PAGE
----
• 44. saving’s sake, they save for particular things. This idea led directly to the team designing a project- based approach to savings, aptly dubbed “Mis Proyectos” (My Projects). Try to conduct your Interviews in the homes or offices of the people you’re designing for. Put them at ease first by asking more general questions before getting specific. And be sure to ask open- ended questions instead of yes-or-no questions. Interview METHOD IN ACTION 41 Methods: Inspiration Phase Open General What are some broad questions you can ask to open the conversation and warm people up? Then Go Deep What are some questions that can help you start to understand this person’s hopes, fears, and ambitions? What kind of job do you have? How do you allocate your money now? If you’ve visited a bank, tell us about your experience. How are you paid?
  • 45. How do you save for the future? Where do you actually keep the money you want to put aside? What helps you save money? Interview Guide 42 The Field Guide to Human-Centered Design TIME 90-120 minutes DIFFICULTY Moderate WHAT YOU’LL NEED Pens, paper, camera PARTICIPANTS At least 2 members of the design team, 7-10 people you’re designing for Though a Group Interview may not offer the depth of an individual Interview (p. 39) in someone’s home, it can give you a compelling look at how a larger set of the people you’re designing for operates. The best Group Interviews seek to hear everyone’s voice, get diverse opinions,
  • 46. and are strategic about group makeup. For example, an all-female group might give you insight into the role of women in a society whereas a mixed group may not. If you’re looking to learn quickly what is valuable to a community, Group Interviews are a great place to start. Group Interview You can come to a quick understanding of a community’s life, dynamics, and needs by conducting a Group Interview. STEPS 01 Identify the sort of group you want to talk with. If you’re trying to learn something specific, organize the group so that they’re likely to have good answers to the questions that you’ve got. 02 Convene the Group Interview on neutral ground, perhaps a shared community space that people of all ages, races, and genders can access. 03 In a Group Interview, be certain to have one person asking the questions and other team members taking notes and capturing what the group is saying. 04 Come prepared with a strategy to engage the quieter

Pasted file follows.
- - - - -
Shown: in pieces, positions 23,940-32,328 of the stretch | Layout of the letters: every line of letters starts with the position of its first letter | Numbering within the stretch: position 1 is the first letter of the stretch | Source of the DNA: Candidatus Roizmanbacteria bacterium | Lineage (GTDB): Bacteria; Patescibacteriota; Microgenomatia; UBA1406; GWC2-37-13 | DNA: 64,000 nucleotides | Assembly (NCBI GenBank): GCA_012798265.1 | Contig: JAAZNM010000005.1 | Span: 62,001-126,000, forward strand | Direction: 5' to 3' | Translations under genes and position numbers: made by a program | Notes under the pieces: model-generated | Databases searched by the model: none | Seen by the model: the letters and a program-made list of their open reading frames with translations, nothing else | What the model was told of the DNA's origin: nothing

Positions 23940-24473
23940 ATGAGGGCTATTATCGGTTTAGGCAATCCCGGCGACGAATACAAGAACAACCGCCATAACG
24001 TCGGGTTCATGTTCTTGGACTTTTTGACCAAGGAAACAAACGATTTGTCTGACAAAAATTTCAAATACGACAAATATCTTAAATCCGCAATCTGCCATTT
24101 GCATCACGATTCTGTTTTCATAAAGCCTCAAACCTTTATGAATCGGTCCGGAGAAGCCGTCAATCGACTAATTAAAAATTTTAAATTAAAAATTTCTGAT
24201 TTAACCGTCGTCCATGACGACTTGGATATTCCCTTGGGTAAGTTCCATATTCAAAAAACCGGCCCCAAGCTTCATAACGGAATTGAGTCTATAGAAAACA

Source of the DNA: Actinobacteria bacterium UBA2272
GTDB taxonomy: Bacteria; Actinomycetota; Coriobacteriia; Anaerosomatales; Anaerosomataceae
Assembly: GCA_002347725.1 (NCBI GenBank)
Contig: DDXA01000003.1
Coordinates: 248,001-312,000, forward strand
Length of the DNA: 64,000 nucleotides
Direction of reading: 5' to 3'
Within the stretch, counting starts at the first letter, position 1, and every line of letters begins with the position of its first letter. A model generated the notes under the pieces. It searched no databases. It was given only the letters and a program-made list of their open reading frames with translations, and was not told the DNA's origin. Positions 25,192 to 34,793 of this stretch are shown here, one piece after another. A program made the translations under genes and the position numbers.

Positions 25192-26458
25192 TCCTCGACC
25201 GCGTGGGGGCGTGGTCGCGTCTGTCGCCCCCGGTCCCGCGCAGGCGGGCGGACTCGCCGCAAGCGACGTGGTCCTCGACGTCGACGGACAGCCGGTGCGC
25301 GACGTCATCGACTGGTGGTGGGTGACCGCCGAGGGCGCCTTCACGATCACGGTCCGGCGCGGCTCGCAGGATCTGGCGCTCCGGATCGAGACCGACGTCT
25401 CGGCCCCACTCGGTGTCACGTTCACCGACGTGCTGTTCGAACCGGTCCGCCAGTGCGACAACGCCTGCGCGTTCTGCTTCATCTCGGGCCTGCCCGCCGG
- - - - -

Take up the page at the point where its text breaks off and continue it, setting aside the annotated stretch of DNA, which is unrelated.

• 47. members of the group. This can mean asking them questions directly or finding ways to make the more vocal members of the group recede for a moment. 05 Group Interviews are a great setting to identify who you might want to go deeper with in a Co-Creation Session (p. 109). 43 Methods: Inspiration Phase Though the crux of the Inspiration phase is talking with the people you’re designing for, you can gain valuable perspective by talking to experts. Experts can often give you a systems-level view of your project area, tell you about recent innovations—successes and failures—and offer the perspectives of organizations like banks, governments, or NGOs. You might also look to experts for specific technical advice. Expert Interview Experts can fill you in quickly on a topic, and give you key insights into relevant history, context, and innovations. STEPS
  • 48. 01 Determine what kind of expert you need. If you’re working in agriculture, perhaps an agronomist. In reproductive health? A doctor or policymaker may be a good bet. 02 When recruiting your experts, give them a preview of the kinds of questions you’ll be asking and let them know how much of their time you’ll need. 03 Choose experts with varying points of view. You don’t want the same opinions over and over. 04 Ask smart, researched questions. Though you should come prepared with an idea of what you’d like to learn, make sure your game plan is flexible enough to allow you to pursue unexpected lines of inquiry. 05 Record your Expert Interview with whatever tools you have. A pen and paper work fine. TIME 60-90 minutes DIFFICULTY Moderate WHAT YOU’LL NEED Pens, camera, notebook